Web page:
Tag Archives: A Whole New Mind

Oh, the Stories I Tell Myself

Cheryl offers:  This is embarrassing to admit, but I’m going to do it. I just tried to register for First Friday Book Synopsis only to see the computer screen read “SOLD OUT”.  I saw this on my computer screen and thought “What? How can that be?” Now for those of you who are not familiar with this event, it occurs every month on the first Friday, just like the name states.  Therefore, I know this happens each month and since I attended last month’s event, I even knew which books were going to be showcased tomorrow.  I’m in a real pickle here folks. I’ve been promoting this with some key executives at my company and there are 3 who want to attend tomorrow along with me.  How did this happen I ask myself? I found solace in Daniel Pink’s book, A Whole New Mind.  When Pink describes the value of telling stories and how much longer we all remember stories than mere data, he says “Story represents a pathway to understanding that doesn’t run through the left side (that would be the logical side) of the brain.” Oh perfect! I was telling myself the story “I know I need to do this and I know I can wait until the last minute. It’s OK because it’s always been OK.”  If I had thought about this logically, I would have taken action to ensure things happened smoothly. Lesson learned again: Be careful who I listen to, especially when it’s myself!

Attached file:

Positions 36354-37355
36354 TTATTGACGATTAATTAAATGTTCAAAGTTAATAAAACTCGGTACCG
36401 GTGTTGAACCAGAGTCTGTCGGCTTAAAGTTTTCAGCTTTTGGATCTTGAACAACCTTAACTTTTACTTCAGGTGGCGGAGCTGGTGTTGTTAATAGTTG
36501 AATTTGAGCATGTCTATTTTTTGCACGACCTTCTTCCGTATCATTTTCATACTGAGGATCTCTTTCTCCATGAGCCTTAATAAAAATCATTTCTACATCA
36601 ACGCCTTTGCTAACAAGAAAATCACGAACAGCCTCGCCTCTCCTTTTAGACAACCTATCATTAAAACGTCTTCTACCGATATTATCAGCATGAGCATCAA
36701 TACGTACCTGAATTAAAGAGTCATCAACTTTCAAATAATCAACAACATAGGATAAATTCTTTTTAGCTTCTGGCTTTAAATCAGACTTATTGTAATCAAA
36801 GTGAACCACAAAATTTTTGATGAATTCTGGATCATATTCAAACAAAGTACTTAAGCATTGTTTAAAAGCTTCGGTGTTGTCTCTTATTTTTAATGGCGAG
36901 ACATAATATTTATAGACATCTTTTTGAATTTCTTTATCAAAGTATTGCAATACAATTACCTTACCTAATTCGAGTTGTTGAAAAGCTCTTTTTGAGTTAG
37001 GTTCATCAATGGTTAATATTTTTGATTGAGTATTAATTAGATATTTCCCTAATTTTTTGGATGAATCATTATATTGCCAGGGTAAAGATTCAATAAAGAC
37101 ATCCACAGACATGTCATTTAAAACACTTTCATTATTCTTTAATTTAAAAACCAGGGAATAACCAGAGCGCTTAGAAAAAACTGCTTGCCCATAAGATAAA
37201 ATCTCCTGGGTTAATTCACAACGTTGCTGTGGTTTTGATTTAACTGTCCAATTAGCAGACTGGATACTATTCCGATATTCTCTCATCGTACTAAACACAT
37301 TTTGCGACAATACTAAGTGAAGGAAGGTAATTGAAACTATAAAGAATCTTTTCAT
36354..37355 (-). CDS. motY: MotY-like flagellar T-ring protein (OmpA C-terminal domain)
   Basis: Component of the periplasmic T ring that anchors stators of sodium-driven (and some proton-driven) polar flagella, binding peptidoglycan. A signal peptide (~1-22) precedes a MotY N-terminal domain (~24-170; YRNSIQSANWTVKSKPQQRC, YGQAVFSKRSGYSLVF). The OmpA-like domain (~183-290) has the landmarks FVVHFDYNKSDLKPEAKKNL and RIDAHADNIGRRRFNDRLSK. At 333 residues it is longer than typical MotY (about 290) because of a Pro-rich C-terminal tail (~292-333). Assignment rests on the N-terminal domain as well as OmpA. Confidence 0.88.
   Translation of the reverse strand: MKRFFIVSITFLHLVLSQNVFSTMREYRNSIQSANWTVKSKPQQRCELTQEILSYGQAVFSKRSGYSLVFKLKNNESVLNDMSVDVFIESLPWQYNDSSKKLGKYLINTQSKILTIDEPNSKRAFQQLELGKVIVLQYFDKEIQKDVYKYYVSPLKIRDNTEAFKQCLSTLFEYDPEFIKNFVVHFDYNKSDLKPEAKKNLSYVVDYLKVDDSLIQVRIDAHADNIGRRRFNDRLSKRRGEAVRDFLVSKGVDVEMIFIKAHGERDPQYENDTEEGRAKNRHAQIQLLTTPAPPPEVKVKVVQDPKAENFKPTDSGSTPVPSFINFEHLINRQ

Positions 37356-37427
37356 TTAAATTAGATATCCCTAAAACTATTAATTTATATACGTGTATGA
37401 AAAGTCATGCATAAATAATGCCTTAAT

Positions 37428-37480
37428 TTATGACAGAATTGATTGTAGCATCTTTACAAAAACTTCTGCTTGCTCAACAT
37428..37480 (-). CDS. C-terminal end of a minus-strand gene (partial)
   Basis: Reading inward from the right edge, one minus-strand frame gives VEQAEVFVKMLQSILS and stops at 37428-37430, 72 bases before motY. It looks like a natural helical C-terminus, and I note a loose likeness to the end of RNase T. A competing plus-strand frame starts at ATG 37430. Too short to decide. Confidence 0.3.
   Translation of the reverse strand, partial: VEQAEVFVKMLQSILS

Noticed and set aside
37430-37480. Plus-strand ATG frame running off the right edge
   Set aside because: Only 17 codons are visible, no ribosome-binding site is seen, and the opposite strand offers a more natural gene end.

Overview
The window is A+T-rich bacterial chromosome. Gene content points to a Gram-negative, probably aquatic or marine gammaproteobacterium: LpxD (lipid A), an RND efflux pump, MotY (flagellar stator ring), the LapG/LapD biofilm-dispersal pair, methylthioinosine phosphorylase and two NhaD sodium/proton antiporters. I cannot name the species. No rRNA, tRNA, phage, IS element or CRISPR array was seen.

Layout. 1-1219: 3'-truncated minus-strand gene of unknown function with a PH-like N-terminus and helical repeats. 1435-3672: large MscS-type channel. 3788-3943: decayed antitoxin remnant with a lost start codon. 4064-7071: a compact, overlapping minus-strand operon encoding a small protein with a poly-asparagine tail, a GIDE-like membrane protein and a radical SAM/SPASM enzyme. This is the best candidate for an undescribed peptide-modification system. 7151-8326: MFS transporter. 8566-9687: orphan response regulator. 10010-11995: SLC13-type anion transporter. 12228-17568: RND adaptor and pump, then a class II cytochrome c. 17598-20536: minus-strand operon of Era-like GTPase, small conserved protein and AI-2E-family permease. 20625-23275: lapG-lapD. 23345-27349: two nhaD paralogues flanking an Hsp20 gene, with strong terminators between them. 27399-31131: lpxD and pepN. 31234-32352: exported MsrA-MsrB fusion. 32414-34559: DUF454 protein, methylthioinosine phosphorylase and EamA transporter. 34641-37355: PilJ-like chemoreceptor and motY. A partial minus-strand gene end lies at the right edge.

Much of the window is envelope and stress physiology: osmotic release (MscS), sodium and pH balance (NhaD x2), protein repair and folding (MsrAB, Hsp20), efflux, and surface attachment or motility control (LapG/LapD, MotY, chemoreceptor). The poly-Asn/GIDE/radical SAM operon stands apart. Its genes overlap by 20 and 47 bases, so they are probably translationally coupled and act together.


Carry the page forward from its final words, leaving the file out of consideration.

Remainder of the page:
A moment or two with Daniel Pink (with a credo from Harrison Ford, and appreciation for conversations facilitated by NPR)

Dan Pink

Daniel Pink, author of Free Agent Nation (which I have read and presented), A Whole New Mind (which I have read)  and his new book Drive:  The Surprising Truth About What Motivates Us (which I am reading, and will present), is speaking in Dallas tonight.  I plan to attend, so I thought I would read up a little on him.

Here are two items, unrelated to each other, from his blog:

Item #1:   A credo from Harrison Ford (from an interview in Parade):

“When I was a carpenter, I once worked with this Russian lady architect. I would tell her, ‘Look, I’m terribly sorry, but I want to change that a half inch,’ and she would say, ‘No limit for better.’ I think that is a worthy credo. You keep on going until you get it as close to being right as the time and patience of others will allow.”